X-Ray Detects Previously Undetectable Contaminants in Food

shutterstock_64835635“Since the early 1990s, food manufacturers across the globe have been relying on x-ray technology to protect consumers, reduce the risk of product recalls and safeguard their brands.”

Thus begins the white paper, How to Detect Previously Undetectable Contaminants. The white paper, commissioned by EAGLE Product Inspection, looks at the latest development in x-ray technology for product inspection, which it says is “fast becoming a standard feature of food processing plants throughout the world.”

It seems that companies in the the bulk and packaged food products industry routinely use x-ray technology to detect “a wide range of dense foreign bodies, including metal, glass and calcified bone.” Yuck. But, until now:

… x-ray technology has historically been incapable of detecting certain types of materials such as glass shards smaller than 2mm in diameter, rocks and low-density rubber and plastics, especially in products with complex density levels.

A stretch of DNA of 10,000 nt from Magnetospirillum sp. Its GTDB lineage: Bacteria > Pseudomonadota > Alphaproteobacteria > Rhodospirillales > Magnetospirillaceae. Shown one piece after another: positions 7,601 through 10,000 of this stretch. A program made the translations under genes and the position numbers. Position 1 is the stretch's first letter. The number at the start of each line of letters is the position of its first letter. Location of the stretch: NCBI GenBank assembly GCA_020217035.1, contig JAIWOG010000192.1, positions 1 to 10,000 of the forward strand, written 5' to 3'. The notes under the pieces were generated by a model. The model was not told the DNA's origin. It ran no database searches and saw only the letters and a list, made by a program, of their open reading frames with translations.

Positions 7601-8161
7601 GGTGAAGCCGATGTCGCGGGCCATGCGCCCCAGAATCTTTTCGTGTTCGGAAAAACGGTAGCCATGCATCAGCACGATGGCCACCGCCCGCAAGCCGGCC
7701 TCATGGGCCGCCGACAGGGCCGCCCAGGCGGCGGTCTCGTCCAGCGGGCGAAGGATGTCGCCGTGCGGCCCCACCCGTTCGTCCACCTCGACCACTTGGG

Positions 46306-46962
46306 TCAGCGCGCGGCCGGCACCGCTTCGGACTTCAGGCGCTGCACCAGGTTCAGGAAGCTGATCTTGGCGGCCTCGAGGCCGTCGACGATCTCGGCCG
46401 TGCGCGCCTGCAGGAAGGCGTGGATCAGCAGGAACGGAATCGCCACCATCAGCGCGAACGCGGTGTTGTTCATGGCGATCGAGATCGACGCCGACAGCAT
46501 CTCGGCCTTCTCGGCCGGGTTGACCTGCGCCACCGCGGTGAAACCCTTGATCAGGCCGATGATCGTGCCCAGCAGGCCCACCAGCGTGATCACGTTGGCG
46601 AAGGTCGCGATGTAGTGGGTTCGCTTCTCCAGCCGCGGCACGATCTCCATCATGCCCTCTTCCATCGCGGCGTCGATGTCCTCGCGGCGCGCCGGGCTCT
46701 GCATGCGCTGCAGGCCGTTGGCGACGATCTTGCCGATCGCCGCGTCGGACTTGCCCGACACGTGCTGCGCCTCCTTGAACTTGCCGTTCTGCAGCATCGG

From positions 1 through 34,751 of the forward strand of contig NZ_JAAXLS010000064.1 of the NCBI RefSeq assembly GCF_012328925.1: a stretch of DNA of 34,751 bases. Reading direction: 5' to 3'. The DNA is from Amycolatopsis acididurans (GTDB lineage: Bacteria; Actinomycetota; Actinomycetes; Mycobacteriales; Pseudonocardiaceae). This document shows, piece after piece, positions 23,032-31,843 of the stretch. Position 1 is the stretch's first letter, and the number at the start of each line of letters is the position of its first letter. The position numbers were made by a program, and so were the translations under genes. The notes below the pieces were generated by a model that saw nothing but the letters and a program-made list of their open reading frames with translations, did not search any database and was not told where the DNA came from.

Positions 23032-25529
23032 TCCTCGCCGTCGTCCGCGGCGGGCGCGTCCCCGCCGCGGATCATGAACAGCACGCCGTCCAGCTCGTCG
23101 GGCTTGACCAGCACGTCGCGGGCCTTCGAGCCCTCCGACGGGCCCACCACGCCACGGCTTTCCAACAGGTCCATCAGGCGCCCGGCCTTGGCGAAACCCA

Of course that was, until the advent of EAGLE’s Material Discrimination X-ray (MDX) Technology. Originally created for the securIty industry, MDX has been used since the1990s to “find contraband,weapons, explosives and stowaways in cargo containers.” And, food processors have been using MDX since 2007 to detect materials previously unseen by x-ray or other conventional inspection means.

The white paper gives the example of Potato farmers who use MDX to detect stones and even golf balls. Apparently, undetected golf balls often get minced up into french fries and other “finished products.” Sadly, MDX is not so good at detecting organic and near-organic foreign bodies, such as wood and insects.

I guess my question is, as NPR’s Nancy Shute pondered in a 2012 piece, X-Rays Scan Foods For The Secret Ingredient That Could Break A Tooth: “It’s nice to know I don’t have to worry about metal shavings in my ice cream, but is X-ray scanning safe?”

Shutes conclusion? “The radiation used in food scanning is much less than what’s used for a medical X-ray, and also much less than the amount used to irradiate food to kill microbes.”

How do you feel about your food being x-rayed?

Photo: Shutterstock

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